I can recall one night where I was in my bedroom staring at a bottle of pills and my ex boyfriend could tell something was seriously wrong. He called my mom in the living room to tell her she should check on me... She came in, just in time.
It didn't get easier, it got harder, but I got stronger. I kept reminding myself, I am only 18.
I have a whole life I have yet to live. High school was but the 1st chapter. I clung to positive people, and tried my best to weed out the demons. It took about 3 years before I saw the light.
Almost 10 years went by without a single visit from my darkness.
Until last year...
I felt it seeping back in the year prior if I am being honest.
When I found out my husband had an affair the summer after our daughter was born I immediately flashed back to that little girl laying on the shower floor covered in her own blood. I felt the heaviness of my chest come back, and this time it wasn't lifting.
I used the same positive thinking and mindset shifting techniques I did as a teen.
I dove deeper into work and business, and submerged myself in church.
Another year passed, and I discovered my husband had cheated again.
This was the beginning of the end for me.
I was on the verge of opening my first brick & mortar salon.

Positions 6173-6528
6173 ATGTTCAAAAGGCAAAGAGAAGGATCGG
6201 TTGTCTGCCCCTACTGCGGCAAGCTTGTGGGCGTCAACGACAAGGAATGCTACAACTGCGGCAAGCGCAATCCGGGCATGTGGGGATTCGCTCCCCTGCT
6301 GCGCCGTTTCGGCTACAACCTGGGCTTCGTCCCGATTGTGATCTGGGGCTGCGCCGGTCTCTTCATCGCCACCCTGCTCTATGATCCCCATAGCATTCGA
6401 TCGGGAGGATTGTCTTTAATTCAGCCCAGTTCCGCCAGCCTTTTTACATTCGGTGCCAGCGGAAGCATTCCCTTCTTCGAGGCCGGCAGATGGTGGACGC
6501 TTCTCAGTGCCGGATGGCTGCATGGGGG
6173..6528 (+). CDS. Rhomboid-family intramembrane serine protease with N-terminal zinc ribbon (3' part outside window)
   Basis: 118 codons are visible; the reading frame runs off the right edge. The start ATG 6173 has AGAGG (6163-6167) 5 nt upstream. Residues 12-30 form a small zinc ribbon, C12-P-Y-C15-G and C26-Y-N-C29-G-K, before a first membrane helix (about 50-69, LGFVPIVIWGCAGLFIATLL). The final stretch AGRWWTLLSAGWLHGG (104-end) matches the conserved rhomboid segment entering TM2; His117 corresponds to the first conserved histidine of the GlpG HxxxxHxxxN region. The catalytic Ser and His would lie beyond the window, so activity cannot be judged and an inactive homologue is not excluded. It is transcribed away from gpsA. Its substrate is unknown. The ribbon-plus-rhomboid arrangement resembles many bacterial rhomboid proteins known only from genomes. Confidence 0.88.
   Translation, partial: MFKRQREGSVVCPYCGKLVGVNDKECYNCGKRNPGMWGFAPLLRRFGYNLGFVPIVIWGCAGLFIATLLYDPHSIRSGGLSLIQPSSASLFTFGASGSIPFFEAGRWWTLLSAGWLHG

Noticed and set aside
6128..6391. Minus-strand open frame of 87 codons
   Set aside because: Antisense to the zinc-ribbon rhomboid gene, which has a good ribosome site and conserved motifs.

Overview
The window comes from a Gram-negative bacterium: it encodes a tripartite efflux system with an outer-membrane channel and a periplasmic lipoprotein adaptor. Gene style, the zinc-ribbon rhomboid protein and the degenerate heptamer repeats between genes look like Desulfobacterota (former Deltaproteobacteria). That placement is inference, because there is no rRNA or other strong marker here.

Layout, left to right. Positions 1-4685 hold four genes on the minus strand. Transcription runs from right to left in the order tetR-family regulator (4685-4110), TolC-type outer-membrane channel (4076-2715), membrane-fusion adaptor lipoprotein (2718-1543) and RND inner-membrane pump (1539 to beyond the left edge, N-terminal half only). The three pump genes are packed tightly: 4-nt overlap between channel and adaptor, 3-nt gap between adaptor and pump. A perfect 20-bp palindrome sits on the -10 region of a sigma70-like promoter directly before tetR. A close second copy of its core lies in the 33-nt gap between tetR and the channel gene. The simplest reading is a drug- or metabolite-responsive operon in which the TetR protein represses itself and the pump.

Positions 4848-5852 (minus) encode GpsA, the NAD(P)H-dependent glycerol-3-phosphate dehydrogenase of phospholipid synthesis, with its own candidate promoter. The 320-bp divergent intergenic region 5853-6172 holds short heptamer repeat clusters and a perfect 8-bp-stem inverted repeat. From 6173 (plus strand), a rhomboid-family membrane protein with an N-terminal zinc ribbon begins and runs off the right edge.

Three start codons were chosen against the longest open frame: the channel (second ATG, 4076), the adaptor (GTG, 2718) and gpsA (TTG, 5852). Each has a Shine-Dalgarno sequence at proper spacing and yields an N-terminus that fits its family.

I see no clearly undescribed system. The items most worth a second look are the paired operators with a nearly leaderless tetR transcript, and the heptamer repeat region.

I was coaching cheerleading for a local school district.
I had an almost 2 year old daughter.
I was making new friendships.
I was doing everything but anything I could to focus on myself.
If you have been around for some time, then you know how the story goes.
Girl opens salon.
Girl leaves husband.
Girl drinks tequila.
Girl looses a best friend.
Girl resigns from her own fucking salon.
But what you don't know about that story is how dark the darkness got.
This time last year, almost exactly.
My best friend and I at the time had a falling out.
My ex and I were officially dating and meeting new people.
My life as I knew it was being rocked, deep down I knew my salon wasn't meant for me anymore. I could feel everything I had worked for, everyone I had loved being taken from me.
I was dark.
I was alone.
I was lost.